Kuwait has strong fundamental characteristics for a solid auto sector including a high GDP per capita, which generates good demand for luxury vehicles. But a reliance on imports and lack of manufacturing capabilities, limit the potential for Kuwait’s auto industry. The sales situation appears to have improved in Kuwait in recent months. There was positive news in the three
months ended in June, with an up-tick in car sales. The rise was driven by the aggressive marketing campaigns of distributors. It can also be attributed to a slight easing of credit, as financing is starting to trickle down to consumers. Still, the report is forecasting lower rates of car sales growth of 2.5-3.5% annually compared with up to 8.5% as recently as 2008. By 2013, annual sales on the Kuwaiti market should reach 127,235 units, but that reflects a marginal 4% rise from 2008 levels.
General Motors (GM) dealers in the Middle East have signed a number of agreements with banks in the region in order to help customers finance cars and have also launched offers designed to entice buyers and get them in to their showrooms. Other major brands, including Toyota and Lexus, have also said that they have gained from efforts to credit-boosting measures implemented earlier in the year.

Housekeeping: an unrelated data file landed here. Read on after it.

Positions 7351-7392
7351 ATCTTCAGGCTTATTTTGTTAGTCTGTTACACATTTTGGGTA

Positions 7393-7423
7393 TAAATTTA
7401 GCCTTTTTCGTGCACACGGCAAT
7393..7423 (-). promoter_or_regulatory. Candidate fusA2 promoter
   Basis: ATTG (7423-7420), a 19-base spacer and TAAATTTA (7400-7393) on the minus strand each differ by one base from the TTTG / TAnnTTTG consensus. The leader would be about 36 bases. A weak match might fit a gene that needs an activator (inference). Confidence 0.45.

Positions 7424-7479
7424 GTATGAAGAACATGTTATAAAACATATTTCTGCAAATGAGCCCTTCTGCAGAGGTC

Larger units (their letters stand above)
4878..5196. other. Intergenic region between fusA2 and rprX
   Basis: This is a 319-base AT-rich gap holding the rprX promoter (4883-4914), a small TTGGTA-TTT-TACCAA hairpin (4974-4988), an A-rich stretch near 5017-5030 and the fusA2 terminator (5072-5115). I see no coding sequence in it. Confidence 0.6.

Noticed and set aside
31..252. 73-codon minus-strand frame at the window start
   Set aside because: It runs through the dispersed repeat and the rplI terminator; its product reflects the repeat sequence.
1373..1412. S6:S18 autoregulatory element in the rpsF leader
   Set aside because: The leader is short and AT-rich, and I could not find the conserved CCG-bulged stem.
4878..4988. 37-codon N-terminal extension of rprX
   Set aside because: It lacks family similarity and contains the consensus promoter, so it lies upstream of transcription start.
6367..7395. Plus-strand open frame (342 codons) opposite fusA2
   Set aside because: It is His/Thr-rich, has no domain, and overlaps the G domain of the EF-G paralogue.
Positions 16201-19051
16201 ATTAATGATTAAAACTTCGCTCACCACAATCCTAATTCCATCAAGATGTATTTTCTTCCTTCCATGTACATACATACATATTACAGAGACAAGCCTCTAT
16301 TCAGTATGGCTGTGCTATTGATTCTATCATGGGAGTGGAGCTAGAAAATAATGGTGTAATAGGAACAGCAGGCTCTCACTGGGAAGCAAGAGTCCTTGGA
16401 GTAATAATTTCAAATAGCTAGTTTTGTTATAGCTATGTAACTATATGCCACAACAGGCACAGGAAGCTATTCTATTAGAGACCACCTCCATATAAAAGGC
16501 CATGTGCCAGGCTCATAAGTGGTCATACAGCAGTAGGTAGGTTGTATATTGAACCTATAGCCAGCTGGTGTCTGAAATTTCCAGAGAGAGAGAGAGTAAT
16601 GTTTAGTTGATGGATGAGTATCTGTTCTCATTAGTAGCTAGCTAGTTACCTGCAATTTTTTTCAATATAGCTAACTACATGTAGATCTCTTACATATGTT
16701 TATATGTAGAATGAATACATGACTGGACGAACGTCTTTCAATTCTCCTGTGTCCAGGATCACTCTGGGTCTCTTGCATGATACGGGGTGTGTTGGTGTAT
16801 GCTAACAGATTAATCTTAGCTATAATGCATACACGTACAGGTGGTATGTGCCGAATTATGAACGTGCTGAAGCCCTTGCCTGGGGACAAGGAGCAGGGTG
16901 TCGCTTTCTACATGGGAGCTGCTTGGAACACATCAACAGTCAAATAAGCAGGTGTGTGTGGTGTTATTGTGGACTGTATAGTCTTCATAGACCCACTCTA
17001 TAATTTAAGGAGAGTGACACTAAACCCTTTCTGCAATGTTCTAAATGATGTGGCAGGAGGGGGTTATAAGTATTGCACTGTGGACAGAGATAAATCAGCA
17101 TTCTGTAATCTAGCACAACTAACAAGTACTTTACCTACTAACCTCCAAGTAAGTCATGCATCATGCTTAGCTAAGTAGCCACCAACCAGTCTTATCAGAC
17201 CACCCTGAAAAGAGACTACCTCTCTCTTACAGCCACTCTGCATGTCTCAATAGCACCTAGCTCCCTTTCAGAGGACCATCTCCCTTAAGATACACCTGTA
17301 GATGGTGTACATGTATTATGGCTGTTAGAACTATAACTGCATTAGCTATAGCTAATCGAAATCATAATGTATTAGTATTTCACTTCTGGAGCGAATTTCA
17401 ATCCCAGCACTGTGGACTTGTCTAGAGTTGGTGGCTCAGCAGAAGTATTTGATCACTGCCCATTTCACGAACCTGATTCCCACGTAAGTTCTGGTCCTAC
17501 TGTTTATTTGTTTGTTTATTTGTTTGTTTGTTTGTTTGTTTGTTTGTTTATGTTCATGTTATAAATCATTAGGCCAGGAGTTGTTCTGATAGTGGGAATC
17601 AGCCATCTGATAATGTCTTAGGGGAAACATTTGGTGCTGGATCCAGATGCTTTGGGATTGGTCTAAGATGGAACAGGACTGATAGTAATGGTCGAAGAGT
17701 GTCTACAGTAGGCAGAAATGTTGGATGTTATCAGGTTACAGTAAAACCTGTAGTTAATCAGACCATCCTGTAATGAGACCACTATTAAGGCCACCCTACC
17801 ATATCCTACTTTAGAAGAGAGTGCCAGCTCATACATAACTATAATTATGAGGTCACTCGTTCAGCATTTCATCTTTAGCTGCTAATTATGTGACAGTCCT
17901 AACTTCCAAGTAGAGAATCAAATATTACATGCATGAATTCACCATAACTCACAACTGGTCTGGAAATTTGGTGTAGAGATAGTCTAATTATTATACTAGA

The strength of Kuwait’s market lies in the luxury car segment. Demand has held up fairly well, boosted by the launch of new models. Recent launches include the DBS Auto by Aston Martin Lagonda, BMW’s SUV X5M and X6M models and Jaguar’s new versions of its XK and XF, and brand new XJ.
Over the next five years, the number of vehicles sold is only expected to rise 4%, but the value of auto imports is forecast to climb nearly 23% during the same time.
However, it is believed that the outlook for the overall Kuwait auto sector remains fairly weak. Kuwait’s economic stability is tied to oil prices and given its size, it doesn’t have the potential for growth that some of its neighbours have. Total passenger sales in 2009 are expected to decline by nearly 6%. Other GCC countries have been investing in the auto industry by becoming shareholders and developing production facilities. Kuwait has followed suit and Investment Dar owns a 50% stake in British luxury carmaker Aston Martin Lagonda. But the investment firm continues to run into trouble. It posted a first-quarter loss of approximately US$240mn and was the first Islamic Gulf firm to default on a debt payment.